Impulsivity, spontaneity, and deliberation

Nancy Nyquist Potter

in Mapping the Edges and the In-between

Published on behalf of Oxford University Press

Published in print June 2009 | ISBN: 9780198530213
Published online February 2013 | e-ISBN: 9780191754388 | DOI:

Series: International Perspectives in Philosophy & Psychiatry

Impulsivity, spontaneity, and deliberation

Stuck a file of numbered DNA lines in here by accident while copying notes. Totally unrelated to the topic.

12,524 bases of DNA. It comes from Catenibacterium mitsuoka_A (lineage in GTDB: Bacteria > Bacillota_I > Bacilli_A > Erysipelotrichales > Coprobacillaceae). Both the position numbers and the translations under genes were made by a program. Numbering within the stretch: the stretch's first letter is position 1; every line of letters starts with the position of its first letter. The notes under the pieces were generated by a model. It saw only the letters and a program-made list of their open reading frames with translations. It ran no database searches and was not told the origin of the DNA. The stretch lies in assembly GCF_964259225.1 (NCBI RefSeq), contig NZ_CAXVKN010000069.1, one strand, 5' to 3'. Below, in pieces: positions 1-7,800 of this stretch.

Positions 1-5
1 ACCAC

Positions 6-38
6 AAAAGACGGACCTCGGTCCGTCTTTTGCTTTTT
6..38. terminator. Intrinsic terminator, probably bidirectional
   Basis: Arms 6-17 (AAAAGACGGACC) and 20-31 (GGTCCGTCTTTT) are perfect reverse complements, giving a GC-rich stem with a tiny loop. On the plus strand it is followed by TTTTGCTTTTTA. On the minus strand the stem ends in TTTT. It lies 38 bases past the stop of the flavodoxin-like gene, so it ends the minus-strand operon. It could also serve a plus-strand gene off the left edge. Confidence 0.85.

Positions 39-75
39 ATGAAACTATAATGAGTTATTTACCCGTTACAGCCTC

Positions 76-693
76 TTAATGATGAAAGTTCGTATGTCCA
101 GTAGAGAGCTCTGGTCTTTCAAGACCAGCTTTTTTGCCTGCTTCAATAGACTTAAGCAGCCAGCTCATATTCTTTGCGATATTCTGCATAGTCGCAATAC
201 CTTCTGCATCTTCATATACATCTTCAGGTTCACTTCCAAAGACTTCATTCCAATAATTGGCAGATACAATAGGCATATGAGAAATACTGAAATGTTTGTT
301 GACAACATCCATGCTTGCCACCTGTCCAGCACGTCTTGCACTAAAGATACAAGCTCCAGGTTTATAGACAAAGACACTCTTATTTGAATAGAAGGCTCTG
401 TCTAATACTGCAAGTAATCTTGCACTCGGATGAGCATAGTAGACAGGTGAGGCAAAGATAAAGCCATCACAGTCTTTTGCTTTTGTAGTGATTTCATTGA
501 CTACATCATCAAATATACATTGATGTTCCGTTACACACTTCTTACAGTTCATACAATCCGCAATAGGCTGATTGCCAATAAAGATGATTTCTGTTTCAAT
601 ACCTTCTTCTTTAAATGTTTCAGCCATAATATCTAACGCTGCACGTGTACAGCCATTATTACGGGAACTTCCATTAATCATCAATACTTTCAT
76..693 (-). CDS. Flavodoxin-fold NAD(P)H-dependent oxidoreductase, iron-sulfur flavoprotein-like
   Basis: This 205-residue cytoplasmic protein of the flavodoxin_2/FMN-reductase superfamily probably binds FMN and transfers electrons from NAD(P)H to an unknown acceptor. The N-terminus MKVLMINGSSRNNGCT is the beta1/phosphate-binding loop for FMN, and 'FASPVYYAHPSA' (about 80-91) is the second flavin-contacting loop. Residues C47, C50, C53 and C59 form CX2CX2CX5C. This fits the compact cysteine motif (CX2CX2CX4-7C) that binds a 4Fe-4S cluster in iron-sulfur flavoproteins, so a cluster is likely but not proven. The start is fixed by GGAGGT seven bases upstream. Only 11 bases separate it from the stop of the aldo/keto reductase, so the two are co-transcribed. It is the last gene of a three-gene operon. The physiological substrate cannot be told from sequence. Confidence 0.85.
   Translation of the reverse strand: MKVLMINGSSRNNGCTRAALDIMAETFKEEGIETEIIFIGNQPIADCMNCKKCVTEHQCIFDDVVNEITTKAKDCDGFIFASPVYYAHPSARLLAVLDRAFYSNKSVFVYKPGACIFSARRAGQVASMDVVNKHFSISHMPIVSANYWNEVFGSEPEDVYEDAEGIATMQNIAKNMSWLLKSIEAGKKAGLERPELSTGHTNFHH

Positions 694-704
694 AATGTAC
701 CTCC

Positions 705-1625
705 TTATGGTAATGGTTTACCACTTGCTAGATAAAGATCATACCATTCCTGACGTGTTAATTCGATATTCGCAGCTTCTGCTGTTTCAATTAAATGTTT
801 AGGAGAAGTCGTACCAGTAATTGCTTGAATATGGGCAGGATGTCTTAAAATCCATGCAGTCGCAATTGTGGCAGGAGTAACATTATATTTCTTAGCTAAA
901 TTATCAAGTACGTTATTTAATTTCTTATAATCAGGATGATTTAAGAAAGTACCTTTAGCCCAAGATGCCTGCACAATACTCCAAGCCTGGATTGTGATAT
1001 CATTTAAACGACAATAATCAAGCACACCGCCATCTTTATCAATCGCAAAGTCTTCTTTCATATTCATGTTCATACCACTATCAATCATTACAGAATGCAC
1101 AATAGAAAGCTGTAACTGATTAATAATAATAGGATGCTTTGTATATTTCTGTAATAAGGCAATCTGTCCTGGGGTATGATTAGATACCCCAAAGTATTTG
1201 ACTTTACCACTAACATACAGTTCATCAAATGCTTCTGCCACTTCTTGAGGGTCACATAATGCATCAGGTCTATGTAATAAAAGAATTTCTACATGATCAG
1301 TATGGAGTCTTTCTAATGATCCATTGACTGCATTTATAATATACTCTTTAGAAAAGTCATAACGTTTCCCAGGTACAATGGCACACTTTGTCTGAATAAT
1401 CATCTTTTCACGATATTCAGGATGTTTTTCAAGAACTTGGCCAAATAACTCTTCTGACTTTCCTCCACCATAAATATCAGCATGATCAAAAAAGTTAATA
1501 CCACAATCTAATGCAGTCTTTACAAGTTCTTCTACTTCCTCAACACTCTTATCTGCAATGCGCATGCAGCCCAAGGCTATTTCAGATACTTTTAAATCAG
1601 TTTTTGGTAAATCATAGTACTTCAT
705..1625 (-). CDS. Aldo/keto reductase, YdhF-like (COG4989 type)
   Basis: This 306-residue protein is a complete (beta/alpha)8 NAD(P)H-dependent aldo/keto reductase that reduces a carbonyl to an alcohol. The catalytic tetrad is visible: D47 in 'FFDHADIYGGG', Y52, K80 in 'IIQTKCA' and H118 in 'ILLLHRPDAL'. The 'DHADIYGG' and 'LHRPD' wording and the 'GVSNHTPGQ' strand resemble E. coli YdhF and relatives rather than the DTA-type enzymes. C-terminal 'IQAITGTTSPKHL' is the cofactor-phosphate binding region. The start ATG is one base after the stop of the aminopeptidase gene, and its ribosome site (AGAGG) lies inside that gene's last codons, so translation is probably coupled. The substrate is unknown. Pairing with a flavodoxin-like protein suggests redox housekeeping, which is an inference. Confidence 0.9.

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Drawing on philosophical arguments, I have clarified what impulsive behavior is so that it can be better understood in clinical contexts. We can understand it as unvoluntary action due to an irrational but intractable belief or a gap between belief and motivation; or an inability to act on higher order desires due to irresistible desires; or to act on desires that are very, very hard to resist but are minimally resistable. Impulsivity doesn't necessarily mean ‘unplanned.’ Rachel and Maggie are impulsive, but Rachel is more so. Although impulsive behavior may involve risk-taking, it needn't do so. Furthermore, spontaneous behavior is also risky. It is also unplanned, but occurs within the context of self-monitoring for the limits of the domain. I introduced the Olaf principle, which is that some of our commitments are indefeasible, identity-conferring commitments. The Olaf principle might explain a difference between spontaneity and impulsivity in that the latter is an overriding of one's unconditional commitments. The worry here, though, is that this way of understanding impulsivity raises the ‘mad or bad’ problem discussed in the Introduction. To remind readers, this problem is one of determining when a psychiatric judgment of pathology has identified a genuine psychiatric condition and when, instead, such judgment contains moral values of social or cultural disapproval.5 The issue, as John Sadler sets it out, is what degree of social deviance or unconventionality is enough to count as a mental disorder (cf. Sadler 2005, Ch. 6). An example from psychiatry is whether to include behavior such as pedophilia as a psychiatric condition or just a criminal one. In thinking about one impulsive BPD behavior, casual sex, we see this problem more clearly. Norms for femaleness lead us to judge women who engage in casual sex much more harshly than we do men. Casual sex is not necessarily impulsive. But, because of those gendered norms for sexuality, when we find women who engage in casual sex or sex with multiple partners, we look for an explanation. Are they sluts (morally bad) or can't they help themselves (impulsive and mentally ill)? Or are they deliberatively and deliberately violating norms for gendered sexuality that they see as confining and oppressive?